According to Weber’s Model there are six main elements in Bureaucracy: 1. Clearly defined offices and authorities. 2. Hierarchical structure of offices. 3. Written guidelines for performance of offices. 4. Office as a career. 5. Duties and authorities attached to positions and authority not to the persons. Only way of communication between the offices is written letters or documents. From these principles and ways efficiency of individuals and offices are raised to a great value. Ultimately goal of organization operating successfully and effectively is attained. The whole organization is based on the concept of instrumentalism assuming organizations as machine parts. These machine parts are dependent on each other for greater efficiency. Greater the efficiency of one part or office greater will be the efficiency of the other part or office dependent on first part or office; ultimately this whole scenario will lead to an extremely efficient machinery of. Weber contended that positions in an organization are to be filled on the basis of technical capability and knowledge regarding the field office is related to. But in practical world persons holding authority positions in organizations might not be good technically and knowledge of the field. Parson (Weber & Parsons, 1947) raised the question that, do members of an organization have to follow orders due to person or position holding the authority? This question was not addressed in Weber’s model of organizations. Parson raised a question; that if the decisions are made by a person having a less technical capability than in such case whole efficiency of the organization will be at stack. Gouldner (1954) pointed to a slightly different confusion present in the Weber’s model the compatibility of one individual to obey order should be of the two basic reasons “Orders obeyed by individual is due to reason that it will be helping in achieving the ultimate goal of good efficiency.” Or; “Orders are obeyed merely due to reason that they are given by the person having greater authority.”Parson and Gouldner have identified major contradictions that are present in the Weber’s model of organizational structure. Parson and Gouldner provided the basis of sociological studies of organizational structure. There are unintended consequences as a result of traditional bureaucratic organizational structure. These consequences are unexpected during the whole operations of the organization and results attained after the rise of these consequences are also quite unexpected This dilemma of unexpected consequences due to human actions was addressed by Merton (1957). Merton’s analysis of “Bureaucratic personality” stands as a classical statement while talking about organizational behavior and well being associated to it. According to Merton individuals are so busy in carrying out rules and regulations requirements as a result the real objective of the organization is lost. This results in unproductive results for the organization. Merton advised that rules should be flexible enough to discourage any unproductive results. Gouldners’ patterns for industrial bureaucracy include concepts such as mock bureaucracy, representative bureaucracy and punishment-centered bureaucracy. Mock bureaucracy involves the rules which are rarely enforced routinely and have nothing to do with the objective of the organization. No-smoking rule is an example of such a case. Representative Bureaucracy involves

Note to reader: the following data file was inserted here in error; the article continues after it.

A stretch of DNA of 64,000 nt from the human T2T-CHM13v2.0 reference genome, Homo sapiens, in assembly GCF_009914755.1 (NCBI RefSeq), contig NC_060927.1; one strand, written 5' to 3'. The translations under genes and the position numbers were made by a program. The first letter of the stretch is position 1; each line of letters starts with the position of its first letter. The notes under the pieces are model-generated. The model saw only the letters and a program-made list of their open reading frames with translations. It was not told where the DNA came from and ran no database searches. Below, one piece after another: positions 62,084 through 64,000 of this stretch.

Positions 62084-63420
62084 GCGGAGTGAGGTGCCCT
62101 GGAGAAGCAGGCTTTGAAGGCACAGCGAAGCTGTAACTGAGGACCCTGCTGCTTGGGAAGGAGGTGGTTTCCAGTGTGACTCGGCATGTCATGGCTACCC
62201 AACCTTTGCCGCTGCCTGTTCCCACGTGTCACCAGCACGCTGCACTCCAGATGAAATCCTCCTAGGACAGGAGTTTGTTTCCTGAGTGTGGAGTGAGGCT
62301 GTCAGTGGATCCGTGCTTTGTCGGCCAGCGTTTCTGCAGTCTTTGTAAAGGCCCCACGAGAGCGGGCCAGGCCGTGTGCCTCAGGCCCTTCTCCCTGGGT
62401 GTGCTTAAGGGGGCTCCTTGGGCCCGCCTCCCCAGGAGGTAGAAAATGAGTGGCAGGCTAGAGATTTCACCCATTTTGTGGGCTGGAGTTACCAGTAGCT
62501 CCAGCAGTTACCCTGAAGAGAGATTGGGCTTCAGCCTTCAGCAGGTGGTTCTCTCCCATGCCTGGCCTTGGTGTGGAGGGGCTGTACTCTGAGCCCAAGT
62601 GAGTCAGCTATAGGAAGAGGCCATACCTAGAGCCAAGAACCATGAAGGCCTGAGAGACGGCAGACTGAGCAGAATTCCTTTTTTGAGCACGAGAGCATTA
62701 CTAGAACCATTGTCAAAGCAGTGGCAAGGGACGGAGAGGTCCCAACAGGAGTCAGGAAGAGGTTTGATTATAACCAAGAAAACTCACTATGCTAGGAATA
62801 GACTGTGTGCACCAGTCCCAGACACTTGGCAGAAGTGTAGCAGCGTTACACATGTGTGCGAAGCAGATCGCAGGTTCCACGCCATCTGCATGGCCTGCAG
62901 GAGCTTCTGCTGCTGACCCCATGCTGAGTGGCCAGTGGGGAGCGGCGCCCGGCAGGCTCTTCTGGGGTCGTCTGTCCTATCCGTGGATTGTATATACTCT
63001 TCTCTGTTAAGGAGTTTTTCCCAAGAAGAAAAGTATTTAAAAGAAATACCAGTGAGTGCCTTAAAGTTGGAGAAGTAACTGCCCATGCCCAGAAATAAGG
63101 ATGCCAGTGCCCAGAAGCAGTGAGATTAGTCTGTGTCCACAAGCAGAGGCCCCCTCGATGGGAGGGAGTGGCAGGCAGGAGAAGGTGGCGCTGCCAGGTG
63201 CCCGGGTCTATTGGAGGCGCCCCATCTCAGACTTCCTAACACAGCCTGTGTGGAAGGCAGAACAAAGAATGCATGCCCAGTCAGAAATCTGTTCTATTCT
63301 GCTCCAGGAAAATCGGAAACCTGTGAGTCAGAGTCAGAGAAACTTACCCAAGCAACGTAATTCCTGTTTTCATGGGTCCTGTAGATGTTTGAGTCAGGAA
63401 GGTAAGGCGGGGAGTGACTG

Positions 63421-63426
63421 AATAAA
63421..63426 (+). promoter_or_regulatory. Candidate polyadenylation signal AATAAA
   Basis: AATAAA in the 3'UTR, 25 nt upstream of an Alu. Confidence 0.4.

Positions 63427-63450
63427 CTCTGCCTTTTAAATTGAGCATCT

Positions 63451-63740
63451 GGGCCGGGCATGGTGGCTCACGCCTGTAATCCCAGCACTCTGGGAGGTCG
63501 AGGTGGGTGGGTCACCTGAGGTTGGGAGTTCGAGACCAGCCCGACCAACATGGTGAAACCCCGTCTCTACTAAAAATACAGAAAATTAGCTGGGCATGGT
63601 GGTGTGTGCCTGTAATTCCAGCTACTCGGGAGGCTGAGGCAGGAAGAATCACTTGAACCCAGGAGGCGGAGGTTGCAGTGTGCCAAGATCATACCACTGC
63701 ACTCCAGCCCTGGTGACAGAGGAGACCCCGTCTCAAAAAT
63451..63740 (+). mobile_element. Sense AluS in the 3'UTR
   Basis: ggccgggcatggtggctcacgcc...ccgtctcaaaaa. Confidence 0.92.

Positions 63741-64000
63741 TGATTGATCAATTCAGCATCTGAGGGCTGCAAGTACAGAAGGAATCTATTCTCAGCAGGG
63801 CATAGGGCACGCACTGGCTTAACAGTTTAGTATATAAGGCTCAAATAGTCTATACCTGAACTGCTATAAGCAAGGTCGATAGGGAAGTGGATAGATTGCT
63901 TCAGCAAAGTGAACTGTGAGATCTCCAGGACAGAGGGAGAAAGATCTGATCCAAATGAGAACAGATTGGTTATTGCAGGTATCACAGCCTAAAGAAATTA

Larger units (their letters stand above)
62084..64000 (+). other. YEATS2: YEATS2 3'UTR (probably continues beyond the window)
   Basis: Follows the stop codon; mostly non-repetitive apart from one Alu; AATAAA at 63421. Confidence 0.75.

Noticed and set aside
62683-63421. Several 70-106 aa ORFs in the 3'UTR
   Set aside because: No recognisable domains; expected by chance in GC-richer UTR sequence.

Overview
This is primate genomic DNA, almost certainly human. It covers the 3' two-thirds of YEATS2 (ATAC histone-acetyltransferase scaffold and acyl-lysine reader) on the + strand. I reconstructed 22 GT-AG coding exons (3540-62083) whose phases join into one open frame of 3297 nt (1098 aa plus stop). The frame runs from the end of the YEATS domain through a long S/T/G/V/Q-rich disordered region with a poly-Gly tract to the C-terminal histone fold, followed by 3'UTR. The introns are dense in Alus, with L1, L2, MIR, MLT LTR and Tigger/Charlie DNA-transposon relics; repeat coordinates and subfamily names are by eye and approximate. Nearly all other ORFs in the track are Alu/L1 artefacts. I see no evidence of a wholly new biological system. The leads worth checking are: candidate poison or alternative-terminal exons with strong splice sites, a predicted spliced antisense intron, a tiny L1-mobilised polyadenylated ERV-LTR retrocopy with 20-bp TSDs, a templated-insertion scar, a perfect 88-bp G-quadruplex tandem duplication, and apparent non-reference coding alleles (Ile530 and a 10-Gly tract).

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Dysfunctions in Bureaucracies [Name] [Date] Bureaucracy is one of the oldest formal forms of organizations that are present in modern day world too. Positive aspects of organizations having this type of organizations are well debated right from its beginning…
They present to the mind indelible encounters with rigid and insensitive clerks, standing in long queues and long, difficult forms. Seemingly, all bureaucracies share related characteristics, including hierarchical organization, specialization, and formal rules.
Second, Weber outlined the capacity of individuals to have control over other. History has showed several instances of charismatic power in the likes of Hitler and Pope John Paul II (Baum, 1987). The final idea of Weber (1958) concentrated on legal and rational authority, which indicates that formally written rules held certain individuals to assume powerful positions.
rs, we should all be witness to, and participate in, the end of bureaucracy and the rise of new social systems better able to cope with twentieth-century demands”.
The term bureaucracy is generally used to refer to hierarchical structure of the workforce and management of an
Bureaucracies have been criticized for obstinacy, perplexity and inefficiency. Excessive bureaucracy’s dehumanizing influence formed a major theme in Franz Kafka’s work. In modern managerial theory, unnecessary
Weber wrote a rationale in a bid to describe bureaucratic leadership as being the most efficient way of organizing governmental agencies. In this rationale, there is an advent of six key elements associated by
The author of the text casts light upon the phenomenon of bureaucracy. Notably, the first classic feature of an ideal type of bureaucracy is the formal hierarchical structure where each level controls that which is below it. To be precise, this is the basis of central planning and centralized decision-making.
About bureaucracy, usually, the people in leadership are not the ones chosen or elected by the public. Also, their day to day performance is evaluated since they report to their immediate boss, hence no bias opinions unlike in an anti-bureaucratic system where the people in leadership can place their relatives in any requested unit.
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